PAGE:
Year B – 1st Sunday of Advent

On Sleeping Too Long

(Is.63:16-17; 64:1,3-8; 1Cor.1:3-9; Mk.13:33-37)

In the storybook world, a few characters are great sleepers. Rip van Winkle sleeps for twenty years, Sleeping Beauty sleeps for a hundred, and in one ancient myth, the Seven Sleepers of Ephesus slumber for two centuries. [i]

But it’s not only storybook characters who forever sleep. The Jesuit spiritual writer Anthony de Mello says that most people are asleep, but just don’t know it. ‘They’re born asleep, they live asleep, they marry in their sleep, they raise children in their sleep and they die in their sleep without ever waking up.’

Why does he say this? It’s because they are spiritually unaware. Most people have been conditioned to live mechanical and predictable lives, and never really come to understand the loveliness and beauty of human existence.

‘All mystics,’ de Mello says, ‘no matter what their theology, no matter what their religion, are unanimous in one thing: that all is well. Although everything is a mess, all is well. It’s a strange paradox,’ he says, ‘but tragically, most people never get to see that all is well because they are asleep.’ [ii]

‘They’re just not aware of what’s going on. They might as well be a block of wood, or a rock or a talking, walking machine … They are puppets, jerked around by all kinds of things. Press a button and you get a reaction. You can almost predict how a person is going to react,’ he says. [iii]

Today we begin a brand-new season of Advent, when we start preparing our hearts and minds to receive Jesus, who we know is on his way.

When is he coming? St Bernard of Clairvaux (1090-1153), a Doctor of the Church, says that Jesus has three comings. The first two are visible, and the third is invisible. [iv]

His first coming is his birth in Bethlehem, which we celebrate at Christmas.  That’s visible, of course, but Jesus did so much more than arrive as a baby.  He also died for us on the Cross and he arose again to new life. So, at Christmas we also celebrate Jesus as the Son of God who showed how much he loves us and who shows us how to live.

Jesus’ second coming will also be visible. This will be at the end of our lives and at the end of all time. That’s when he will come in his glory and we’ll finally see him face-to-face (2Thess.1:6-7).

And in between these two times is Jesus’ third coming, which is happening right now. It’s invisible, and that’s why only some of us can see him. Everyone else is asleep.

Where might we see Jesus? In the Scriptures, in the Holy Eucharist, in the Church, in our neighbours and in the ordinary events of our daily lives.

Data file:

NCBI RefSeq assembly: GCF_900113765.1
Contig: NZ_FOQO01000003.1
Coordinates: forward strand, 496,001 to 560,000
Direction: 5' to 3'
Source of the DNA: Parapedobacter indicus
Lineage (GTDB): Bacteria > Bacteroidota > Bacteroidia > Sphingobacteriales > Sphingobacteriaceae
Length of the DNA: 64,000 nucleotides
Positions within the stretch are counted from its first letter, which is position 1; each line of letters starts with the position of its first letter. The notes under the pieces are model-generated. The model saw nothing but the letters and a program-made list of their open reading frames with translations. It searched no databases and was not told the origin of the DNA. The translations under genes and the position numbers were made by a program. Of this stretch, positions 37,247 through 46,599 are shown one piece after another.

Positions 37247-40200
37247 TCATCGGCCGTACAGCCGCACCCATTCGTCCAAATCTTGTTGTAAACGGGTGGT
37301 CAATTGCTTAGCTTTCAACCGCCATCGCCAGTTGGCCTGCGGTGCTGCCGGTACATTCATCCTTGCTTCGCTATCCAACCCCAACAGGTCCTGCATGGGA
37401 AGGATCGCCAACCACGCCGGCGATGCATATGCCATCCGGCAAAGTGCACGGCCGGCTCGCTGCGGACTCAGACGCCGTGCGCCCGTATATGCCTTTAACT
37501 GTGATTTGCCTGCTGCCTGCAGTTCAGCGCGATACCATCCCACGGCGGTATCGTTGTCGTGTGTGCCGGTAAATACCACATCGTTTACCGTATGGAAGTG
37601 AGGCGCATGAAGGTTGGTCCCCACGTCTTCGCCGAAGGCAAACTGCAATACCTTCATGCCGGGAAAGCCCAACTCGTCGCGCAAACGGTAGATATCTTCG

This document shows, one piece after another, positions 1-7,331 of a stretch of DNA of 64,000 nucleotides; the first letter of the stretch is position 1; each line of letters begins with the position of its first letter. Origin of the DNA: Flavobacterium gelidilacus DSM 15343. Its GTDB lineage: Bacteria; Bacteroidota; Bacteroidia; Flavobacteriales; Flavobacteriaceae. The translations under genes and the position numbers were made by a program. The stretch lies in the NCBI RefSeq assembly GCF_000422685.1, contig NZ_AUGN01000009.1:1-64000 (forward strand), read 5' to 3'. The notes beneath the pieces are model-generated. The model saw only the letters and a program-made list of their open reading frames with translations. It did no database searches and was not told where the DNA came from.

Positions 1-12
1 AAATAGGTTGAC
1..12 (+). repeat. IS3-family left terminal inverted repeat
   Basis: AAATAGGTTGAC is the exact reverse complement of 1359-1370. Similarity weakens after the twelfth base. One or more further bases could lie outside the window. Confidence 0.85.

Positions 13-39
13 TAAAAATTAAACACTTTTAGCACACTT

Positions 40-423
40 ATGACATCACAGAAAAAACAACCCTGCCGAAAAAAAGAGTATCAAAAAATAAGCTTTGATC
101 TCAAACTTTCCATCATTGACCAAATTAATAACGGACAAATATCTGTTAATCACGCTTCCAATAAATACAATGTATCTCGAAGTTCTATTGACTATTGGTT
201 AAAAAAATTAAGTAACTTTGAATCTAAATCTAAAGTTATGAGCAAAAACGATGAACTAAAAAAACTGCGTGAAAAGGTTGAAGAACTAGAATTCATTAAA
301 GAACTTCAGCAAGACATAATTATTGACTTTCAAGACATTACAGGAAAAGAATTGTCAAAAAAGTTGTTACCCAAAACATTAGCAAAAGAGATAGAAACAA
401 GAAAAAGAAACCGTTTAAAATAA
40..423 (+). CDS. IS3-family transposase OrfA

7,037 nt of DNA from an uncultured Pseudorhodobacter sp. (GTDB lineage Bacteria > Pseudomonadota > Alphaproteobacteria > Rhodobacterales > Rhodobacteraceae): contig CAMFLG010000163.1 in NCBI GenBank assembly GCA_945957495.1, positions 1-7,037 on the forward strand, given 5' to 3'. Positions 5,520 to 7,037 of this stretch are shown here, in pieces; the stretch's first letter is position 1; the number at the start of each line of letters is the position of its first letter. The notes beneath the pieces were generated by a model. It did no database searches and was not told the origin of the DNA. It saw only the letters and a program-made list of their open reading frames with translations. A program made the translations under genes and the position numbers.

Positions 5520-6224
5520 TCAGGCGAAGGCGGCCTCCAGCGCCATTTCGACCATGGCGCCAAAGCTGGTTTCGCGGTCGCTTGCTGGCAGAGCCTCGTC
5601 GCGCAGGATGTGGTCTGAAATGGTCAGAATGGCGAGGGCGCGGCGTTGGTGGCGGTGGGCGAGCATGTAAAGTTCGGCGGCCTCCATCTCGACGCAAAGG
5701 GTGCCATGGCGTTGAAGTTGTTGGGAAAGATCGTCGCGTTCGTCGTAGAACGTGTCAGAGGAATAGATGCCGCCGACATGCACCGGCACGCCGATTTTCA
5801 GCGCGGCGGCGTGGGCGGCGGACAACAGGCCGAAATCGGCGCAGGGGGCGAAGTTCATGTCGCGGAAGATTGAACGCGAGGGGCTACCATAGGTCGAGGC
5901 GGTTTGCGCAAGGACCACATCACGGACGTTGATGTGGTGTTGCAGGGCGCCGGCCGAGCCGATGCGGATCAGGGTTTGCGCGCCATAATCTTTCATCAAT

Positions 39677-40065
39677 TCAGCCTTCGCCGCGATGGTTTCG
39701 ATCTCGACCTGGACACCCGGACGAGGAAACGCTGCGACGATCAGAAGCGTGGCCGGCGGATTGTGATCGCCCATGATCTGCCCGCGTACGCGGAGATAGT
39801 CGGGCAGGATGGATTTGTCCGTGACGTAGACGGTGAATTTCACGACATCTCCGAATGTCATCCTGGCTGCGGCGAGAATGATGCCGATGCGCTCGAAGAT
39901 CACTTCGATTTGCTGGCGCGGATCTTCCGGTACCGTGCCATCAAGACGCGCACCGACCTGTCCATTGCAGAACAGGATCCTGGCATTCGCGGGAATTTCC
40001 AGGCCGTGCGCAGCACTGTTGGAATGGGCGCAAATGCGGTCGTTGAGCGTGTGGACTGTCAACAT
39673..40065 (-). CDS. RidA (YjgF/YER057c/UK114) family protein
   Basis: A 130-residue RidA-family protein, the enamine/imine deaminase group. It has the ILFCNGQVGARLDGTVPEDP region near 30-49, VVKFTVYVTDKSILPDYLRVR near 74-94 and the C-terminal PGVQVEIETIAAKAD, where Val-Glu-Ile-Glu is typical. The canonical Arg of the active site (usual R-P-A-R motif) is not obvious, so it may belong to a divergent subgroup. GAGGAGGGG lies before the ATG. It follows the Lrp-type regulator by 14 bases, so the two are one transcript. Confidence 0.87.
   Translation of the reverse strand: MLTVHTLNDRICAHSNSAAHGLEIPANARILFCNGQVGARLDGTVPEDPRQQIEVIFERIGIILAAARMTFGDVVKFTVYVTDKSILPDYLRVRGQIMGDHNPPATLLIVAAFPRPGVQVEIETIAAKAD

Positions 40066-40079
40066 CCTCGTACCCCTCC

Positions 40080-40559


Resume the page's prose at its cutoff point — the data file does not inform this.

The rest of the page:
Most people can’t see Jesus because they are spiritually unaware. They have eyes, but really can’t see. They have ears, but really can’t hear. They have yet to learn how to see beyond our material world. 

Anthony de Mello tells the story of a man who found an eagle’s egg. He put it in the nest of a barnyard hen. The eaglet hatched with the brood of chicks and he grew up with them.

All his life the eagle did what the chicks did, thinking he was a chicken. He scratched the earth for worms and insects. He clucked and cackled. He thrashed his wings and he flew a few feet into the air.

Years passed, and the eagle grew old. One day he saw a magnificent bird flying high in the cloudless sky. It glided majestically in the wind, barely using its strong golden wings.

The eagle looked up in awe. ‘Who’s that?’ he asked.

That’s the eagle, the king of the birds,’ said a hen. ‘He belongs to the sky. But we belong to the earth – we’re chickens.’

The eagle lived and died a chicken, for that’s what he thought he was. [v]

This season of Advent reminds us that too many people today are scratching around in their barnyards when they really should be rising above and flying high, like eagles.

In today’s Gospel, Jesus tells us to watch for his return.  He says it three times.  ‘Be on your guard, stay awake, because you never know when the time will come’. 

‘Stay awake,’ he says, ‘for you don’t know when the master of the house is coming … if he comes unexpectedly, he must not find you asleep’. 

Then he adds, ‘… what I say to you I say to all: Stay awake!’

In other words, don’t miss this opportunity: wake up your spiritual selves. 

Open your eyes, open your ears and open your hearts, and start noticing the subtle signs of Jesus’ presence all around you.

Life has a remarkable depth and beauty that too many of us miss.


[ii] Anthony de Mello, Awareness – The Perils and Opportunities of Reality. Image, New York. 1992:5.

[iii] Op Cit. p.67-68.


[v] Anthony de Mello, The Song of the Bird, Image, New York. 1984:96.

Year A – 34th Sunday in Ordinary Time

On Two Princes and a King

[Ezek.34:11-12, 15-17; 1Cor.15:20-26, 28; Mt.25:31-46]

Today, on the Feast of Christ the King, we’ve all been invited to reflect on our lives so far. To help us do this, I have two princely stories for you.

The first is Niccolò Machiavelli’s book The Prince (1532). It’s his guidebook for ambitious people, using everything he’d learnt working as an Italian diplomat.

This story is basically all about power: how to get it and how to keep it. If you’re an aspiring prince, Machiavelli says, be prepared to use all sorts of tricks like secrecy, deception and force to get what you want out of life. You might even have to do something evil from time to time.

Sure, faith and virtuous living are good things, he says, but they can limit you. So, it’s better to separate politics from religion; it’s better to separate private and public morality. After all, naked ambition is an art in itself.

‘A wise prince,’ he says, ‘must build a foundation on what is his own, and not on what belongs to others.’ And he adds, ‘it’s better to be feared than loved’. [i]

Machiavelli’s book is 500 years old, but lots of people still like his ideas. Shakespeare used them to create villains like Iago and Lady Macbeth. And more recently, we’ve seen similar characters like Lord Varys in Game of Thrones and Tony Soprano in The Sopranos.

Today, many politicians and other people use these techniques to get what they want out of life. Are you among them?